David Sparrow, Pantel S Vokonas, Robert O Wright, Diane R Gold, Joel  
Schwartz

Ambient air pollution has been associated with sudden deaths, some of  
which are likely due to ventricular arrhythmias. Defibrillator  
discharge studies have examined the association of air pollution with  
arrhythmias in sensitive populations. This study found that increased  
levels of short-term traffic-related pollutants may increase the risk  
of ventricular arrhythmia in elderly subjects.

Occup Environ Med 2014;71:201-207 - read abstract  
(http://oem.bmj.com/content/71/3/201.abstract.html?etoc)

- o -

4) Have the short-term mortality effects of particulate matter air  
pollution changed in Australia over the period 1993–2007?

Steven Roberts

We explore whether the mortality effect of PM10 has changed in  
Australia over time. Evidence is found that the effect of PM10 has  
declined in Brisbane and Sydney. It is possible that the decline is  
due to a reduction in the toxicity of PM10.

Environmental Pollution 182, November 2013, 9–14 - read abstract  
(http://www.sciencedirect.com/science/article/pii/S0269749113003606)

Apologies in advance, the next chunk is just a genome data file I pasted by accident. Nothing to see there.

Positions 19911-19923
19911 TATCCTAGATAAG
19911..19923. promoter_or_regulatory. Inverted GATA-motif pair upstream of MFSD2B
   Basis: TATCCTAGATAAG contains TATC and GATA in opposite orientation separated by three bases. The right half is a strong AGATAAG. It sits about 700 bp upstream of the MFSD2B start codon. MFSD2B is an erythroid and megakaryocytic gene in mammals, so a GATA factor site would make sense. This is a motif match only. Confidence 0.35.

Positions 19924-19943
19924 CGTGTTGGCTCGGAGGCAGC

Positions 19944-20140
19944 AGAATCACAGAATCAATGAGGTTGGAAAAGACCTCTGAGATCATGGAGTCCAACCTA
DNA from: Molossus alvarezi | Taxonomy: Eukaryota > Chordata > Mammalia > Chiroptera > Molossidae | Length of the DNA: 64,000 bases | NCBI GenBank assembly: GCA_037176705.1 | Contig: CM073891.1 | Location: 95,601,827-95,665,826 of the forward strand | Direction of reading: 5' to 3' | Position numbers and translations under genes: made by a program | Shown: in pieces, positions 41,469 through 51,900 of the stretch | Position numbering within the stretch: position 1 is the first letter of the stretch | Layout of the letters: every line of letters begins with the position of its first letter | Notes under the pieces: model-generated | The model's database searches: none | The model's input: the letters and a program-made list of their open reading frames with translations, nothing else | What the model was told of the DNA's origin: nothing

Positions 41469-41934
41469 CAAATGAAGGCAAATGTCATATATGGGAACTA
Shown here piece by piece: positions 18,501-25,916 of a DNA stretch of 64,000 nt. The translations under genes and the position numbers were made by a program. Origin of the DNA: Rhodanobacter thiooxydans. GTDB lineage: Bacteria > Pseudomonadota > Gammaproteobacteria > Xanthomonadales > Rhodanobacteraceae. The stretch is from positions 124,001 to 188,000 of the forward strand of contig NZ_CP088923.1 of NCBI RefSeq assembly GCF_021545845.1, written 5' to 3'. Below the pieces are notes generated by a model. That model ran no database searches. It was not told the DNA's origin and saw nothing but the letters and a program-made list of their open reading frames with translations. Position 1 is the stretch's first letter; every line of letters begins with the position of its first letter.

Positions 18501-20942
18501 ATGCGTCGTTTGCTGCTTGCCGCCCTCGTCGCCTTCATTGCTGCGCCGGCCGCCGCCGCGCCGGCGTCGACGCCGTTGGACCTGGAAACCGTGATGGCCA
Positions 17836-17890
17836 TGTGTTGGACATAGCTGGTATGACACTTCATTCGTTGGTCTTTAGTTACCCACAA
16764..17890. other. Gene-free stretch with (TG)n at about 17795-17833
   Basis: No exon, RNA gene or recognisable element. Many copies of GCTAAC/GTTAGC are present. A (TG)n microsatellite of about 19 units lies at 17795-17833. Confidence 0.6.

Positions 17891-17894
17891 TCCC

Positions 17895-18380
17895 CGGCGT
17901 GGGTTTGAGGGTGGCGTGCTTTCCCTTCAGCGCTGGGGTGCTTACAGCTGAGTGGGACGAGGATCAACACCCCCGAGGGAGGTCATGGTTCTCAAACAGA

- o -

5) Oxidative stress of House Sparrow as bioindicator of urban pollution

Amparo Herrera-Dueñas, Javier Pineda,  María Teresa Antonio, José I. Aguirre

House Sparrow as a bioindicator of urban ecosystem quality. Oxidative  
stress markers could be reliable tool for monitoring urban air  
quality. Non-invasive sampling techniques allows to use threatened  
species for monitoring.

Ecological Indicators Available online 12 September 2013 In Press,  
Corrected Proof - read abstract  
(http://www.sciencedirect.com/science/article/pii/S1470160X13003130)

- o -

6) An Autonomic Link Between Inhaled Diesel Exhaust and Impaired  
Cardiac Performance: Insight From Treadmill and Dobutamine Challenges  
in Heart Failure–Prone Rats

Alex P. Carll, Mehdi S. Hazari, Christina M. Perez, Q. Todd Krantz,  
Charly J. King, Najwa Haykal-Coates, Wayne E. Cascio, Daniel L. Costa,